But this strategy can really pay off over the long haul. Some HSA providers, such as Lively, let you invest the money in your account in the stock market. Putting some or all of your HSA money into stock mutual funds or exchange-traded funds (ETFs) or into individual stocks offers the potential for your savings to grow exponentially over time.

If you contribute the maximum amount to an HSA year after year for many years leading up to retirement and invest the money well, it’s not unreasonable to assume you could accumulate $100,000 — or possibly considerably more — in the account by the time you retire.

You can then use that money to pay for medical expenses tax-free throughout your retirement.

And here’s a little-known fact: Once you reach the age of 65, you can use your HSA to pay for any expense penalty-free. Of course, you will have to pay taxes on a withdrawal if you do not spend the money on qualified medical expenses. But you will not owe any penalties after you turn 65.

This means that if you choose to do so, you can turn your HSA into what is essentially another traditional IRA. Thanks, Uncle Sam!

Can you qualify for an HSA in retirement?

Medicare enrollment
zimmytws /

Now, to answer Richard’s question: “Can retired persons qualify for a health savings account?”

In general, the answer for most retirees who are 65 or older is “no.” That is because 65 is the age when the vast majority of people finally sign up for Medicare.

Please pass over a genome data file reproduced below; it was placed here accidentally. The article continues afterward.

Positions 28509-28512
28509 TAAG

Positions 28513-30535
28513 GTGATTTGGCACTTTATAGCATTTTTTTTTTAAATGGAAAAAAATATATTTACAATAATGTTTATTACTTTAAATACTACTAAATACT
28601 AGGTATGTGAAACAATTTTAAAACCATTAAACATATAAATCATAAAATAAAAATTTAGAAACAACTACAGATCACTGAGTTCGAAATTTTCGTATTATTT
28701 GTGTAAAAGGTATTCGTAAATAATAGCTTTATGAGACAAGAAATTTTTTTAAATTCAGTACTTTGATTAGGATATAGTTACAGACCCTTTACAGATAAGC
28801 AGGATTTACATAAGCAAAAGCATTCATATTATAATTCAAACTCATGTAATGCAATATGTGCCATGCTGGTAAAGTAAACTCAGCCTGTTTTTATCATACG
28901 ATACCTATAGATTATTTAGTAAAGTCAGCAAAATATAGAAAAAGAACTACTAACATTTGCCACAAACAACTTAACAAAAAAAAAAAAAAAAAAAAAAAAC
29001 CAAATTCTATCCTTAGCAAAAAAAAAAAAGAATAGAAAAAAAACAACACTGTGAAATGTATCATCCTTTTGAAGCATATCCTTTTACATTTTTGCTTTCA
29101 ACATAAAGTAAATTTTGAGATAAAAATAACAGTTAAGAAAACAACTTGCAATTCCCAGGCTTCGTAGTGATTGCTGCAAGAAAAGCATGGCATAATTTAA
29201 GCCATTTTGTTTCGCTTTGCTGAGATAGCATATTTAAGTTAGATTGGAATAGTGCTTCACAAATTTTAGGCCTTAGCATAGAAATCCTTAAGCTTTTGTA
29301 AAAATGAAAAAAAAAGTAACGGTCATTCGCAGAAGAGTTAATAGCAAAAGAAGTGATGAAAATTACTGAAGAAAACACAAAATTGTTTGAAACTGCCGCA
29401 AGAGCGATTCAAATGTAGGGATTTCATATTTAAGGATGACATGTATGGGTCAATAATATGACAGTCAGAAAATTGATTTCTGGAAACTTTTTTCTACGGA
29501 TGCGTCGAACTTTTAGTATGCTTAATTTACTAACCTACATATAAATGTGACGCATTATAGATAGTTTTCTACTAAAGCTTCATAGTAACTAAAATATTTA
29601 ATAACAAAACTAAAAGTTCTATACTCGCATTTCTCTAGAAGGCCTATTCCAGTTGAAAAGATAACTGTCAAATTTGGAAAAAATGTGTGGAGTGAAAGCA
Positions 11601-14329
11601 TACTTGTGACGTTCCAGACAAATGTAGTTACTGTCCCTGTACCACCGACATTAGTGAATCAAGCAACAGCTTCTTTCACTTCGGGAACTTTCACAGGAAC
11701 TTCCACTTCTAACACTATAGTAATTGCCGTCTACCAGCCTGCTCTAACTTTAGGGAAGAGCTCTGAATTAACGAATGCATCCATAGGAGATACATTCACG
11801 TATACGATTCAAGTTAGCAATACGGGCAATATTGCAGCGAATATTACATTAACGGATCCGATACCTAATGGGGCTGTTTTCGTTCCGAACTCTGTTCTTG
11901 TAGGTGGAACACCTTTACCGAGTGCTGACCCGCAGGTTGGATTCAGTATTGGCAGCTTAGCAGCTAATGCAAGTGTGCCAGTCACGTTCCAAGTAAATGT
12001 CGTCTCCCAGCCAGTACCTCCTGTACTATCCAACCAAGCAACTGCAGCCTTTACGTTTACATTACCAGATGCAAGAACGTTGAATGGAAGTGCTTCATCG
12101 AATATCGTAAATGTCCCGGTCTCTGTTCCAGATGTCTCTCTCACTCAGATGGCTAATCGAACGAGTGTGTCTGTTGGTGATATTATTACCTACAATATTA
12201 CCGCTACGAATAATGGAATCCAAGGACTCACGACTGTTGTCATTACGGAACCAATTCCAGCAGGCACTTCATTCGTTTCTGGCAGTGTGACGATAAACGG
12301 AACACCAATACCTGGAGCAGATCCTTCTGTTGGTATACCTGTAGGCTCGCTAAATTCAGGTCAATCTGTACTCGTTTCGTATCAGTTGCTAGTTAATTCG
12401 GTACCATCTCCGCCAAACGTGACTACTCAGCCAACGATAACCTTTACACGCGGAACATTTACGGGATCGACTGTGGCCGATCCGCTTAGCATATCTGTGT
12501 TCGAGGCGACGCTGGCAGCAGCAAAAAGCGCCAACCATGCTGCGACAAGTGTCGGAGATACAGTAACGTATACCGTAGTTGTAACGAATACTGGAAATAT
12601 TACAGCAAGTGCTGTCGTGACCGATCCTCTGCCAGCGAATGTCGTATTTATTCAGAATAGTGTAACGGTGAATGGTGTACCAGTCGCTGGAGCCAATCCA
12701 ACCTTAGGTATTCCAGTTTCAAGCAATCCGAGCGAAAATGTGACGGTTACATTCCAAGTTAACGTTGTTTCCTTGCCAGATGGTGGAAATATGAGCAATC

As the law stands today, Medicare beneficiaries are prohibited from contributing to an HSA. They can make withdrawals from an existing HSA, but they cannot contribute additional money to the account.

Of course, many people retire before the age of 65. These early retirees do indeed qualify for an HSA as long as they meet the rules set up by the federal government. According to the IRS, these include:

  • You are covered under a high-deductible health plan.
  • You have no other health coverage, with a few exceptions.
  • You aren’t enrolled in Medicare.
  • You can’t be claimed as a dependent on someone else’s tax return.

For more precise details, check out IRS Publication 969: Health Savings Accounts and Other Tax-Favored Health Plans.

So, if you retire prior to age 65, you might be able to stuff money into an HSA for a few years.

However, the bottom line is that once you become eligible for Medicare, you no longer qualify to contribute to an HSA. There has been some talk in Congress of changing this rule. But for now, it remains the law of the land.

How to Ask Money Talks News

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You can submit a question for the Ask Money Talks News series for free. Here’s how:

  1. Hit “reply” to the Money Talks Newsletter.
  2. Change the email subject line to Ask Money Talks News.
  3. Put your question in the email. Make sure to include enough detail for us to fully understand your question and any relevant context — but keep it all under 50 words.
  4. Hit “send.”

We can’t answer every question we receive, of course, but we do prioritize questions from Money Talks News members and questions that apply to a majority of our audience.